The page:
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I’m new to being an in home caregiver. I was asked by a family to temporarily help take care of their parents until they find someone new.


My question is this: their long term care insurance has approved both of them for care reimbursement at a certain rate, but the family only wants to pay me the rate of one person (they are not double billing, they bill a certain number of hours for one person and a certain number for the other one’s policy). Should I be charging double or at least a slightly increased rate to take care of two people in the same home? One is around stage 6 dementia/Lewy Body Disease the other has Parkinson’s.

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You should absolutely be paid a fair wage for the work you are doing. Bluebird Homecare pays our caregivers an extra amount per hour for couples care. We charge the client slightly more per hour. Not double tho. Hope that helps you.
Joanne
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I would charge a slightly higher rate.
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It sounds like they have had either a health care agency or a provider paid with the long term care policy so know what set up is acceptable and what rate is acceptable. Agency's for instance I believe have differing rates for a single at home patient and a couple, not as much as 2 clients in different homes but recognizing there is more work when caring for 2 clients in one home. My thought is you should be paid the same rate they were paying the previous caregiver/agency, it is probably fair, legal and is covered by the policy. All the taxes & legalities apply the same way and I'm pretty sure that's what the insurance policy will require anyway.
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Are you trained in anyway? How old are you? Are you going to be asked to bath and potty. Is so, you need training on how to handle people. Do they have Dementia. There could be challenges.

Everyone is correct. You need a contract in place that says what you will make and what hours you will be working. Anything over 40 a week is slave labor in my book. You need downtime. I would think, too, that the LTC policy requires they deduct taxes and SS. They will have to send the withholdings to SS and IRS every quarter. State too if ur state has an income tax.

If you have never done this kind of work, I wouldn't want to start with two people and work for friends. Believe me working for or with friends is not a good idea. There wil, be no friendship afterwards.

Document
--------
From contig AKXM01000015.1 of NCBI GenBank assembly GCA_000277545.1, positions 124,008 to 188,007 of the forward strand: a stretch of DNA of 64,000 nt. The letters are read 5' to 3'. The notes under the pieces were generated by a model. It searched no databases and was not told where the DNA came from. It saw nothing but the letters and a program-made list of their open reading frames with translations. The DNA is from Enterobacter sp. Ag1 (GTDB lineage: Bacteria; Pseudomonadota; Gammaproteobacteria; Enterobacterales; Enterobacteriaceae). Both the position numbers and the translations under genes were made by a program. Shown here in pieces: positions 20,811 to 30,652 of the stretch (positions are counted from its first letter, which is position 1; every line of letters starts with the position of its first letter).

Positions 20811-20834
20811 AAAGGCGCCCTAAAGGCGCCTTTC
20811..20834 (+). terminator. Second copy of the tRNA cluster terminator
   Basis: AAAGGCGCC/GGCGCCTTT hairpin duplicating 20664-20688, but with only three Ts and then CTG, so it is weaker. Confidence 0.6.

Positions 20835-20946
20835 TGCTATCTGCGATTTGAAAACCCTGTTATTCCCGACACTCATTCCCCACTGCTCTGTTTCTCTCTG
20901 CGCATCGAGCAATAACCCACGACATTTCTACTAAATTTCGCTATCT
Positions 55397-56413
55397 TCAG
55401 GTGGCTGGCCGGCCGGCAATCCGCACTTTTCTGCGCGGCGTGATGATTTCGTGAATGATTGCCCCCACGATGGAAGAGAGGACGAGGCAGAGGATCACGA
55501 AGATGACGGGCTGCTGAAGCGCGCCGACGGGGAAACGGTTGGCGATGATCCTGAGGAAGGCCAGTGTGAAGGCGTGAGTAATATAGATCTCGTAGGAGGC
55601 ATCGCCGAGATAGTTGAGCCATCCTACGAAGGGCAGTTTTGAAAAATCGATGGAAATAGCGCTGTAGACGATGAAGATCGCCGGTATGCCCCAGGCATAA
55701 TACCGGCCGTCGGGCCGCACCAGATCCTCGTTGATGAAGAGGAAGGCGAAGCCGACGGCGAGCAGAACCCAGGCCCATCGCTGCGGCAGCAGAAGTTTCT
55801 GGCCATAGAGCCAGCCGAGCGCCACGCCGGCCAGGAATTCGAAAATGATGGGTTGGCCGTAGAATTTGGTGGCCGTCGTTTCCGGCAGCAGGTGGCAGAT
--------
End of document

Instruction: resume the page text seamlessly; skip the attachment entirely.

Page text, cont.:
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It depends on your state's labor laws. Talk with a labor law attorney and find out for sure what your rights are. They'll tell you.
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If LTC insurance is paying a total of 27 hrs of week, and you are working 27 hrs then you should be paid for 27 hrs of work at a minimum imo.

But I see a couple of bigger issues, and it echos what GladImHere posted:
- LTC insurance usually requires care to be done by someone with some sort of training or certification. It’s why LTC insurers have the care paid to an agency as the agency can get caregivers with training. Most polices are strict about this. If your not a CNA, LVN or other care professional, I’d be concerned that the family may not be compliance with policy terms. And when it surfaces, your going to be blamed.
- how they are paying you? Under IRS rules you as a caregiver are a household employee; you do a W-9 and they need to be doing FICA on your wages and it’s being properly reported & paid by them. They cannot 1099-C you as contract labor.

Your really not gonna be happy next January if you get a huge 1099-C from them and find you owe IRS a hefty sum. Like 30+% of what you’ve been paid. You can try to go back and get yourself reclassified and force them to do retro FICA, but they’ll just ignore you unless you get a labor rights atty.

I’m getting a their taking advantage of you & the insurer vibe.
If you not being paid right now with FICA done, I’d quit. You now have experience and can go work for an home health agency and get benefits and be paid properly.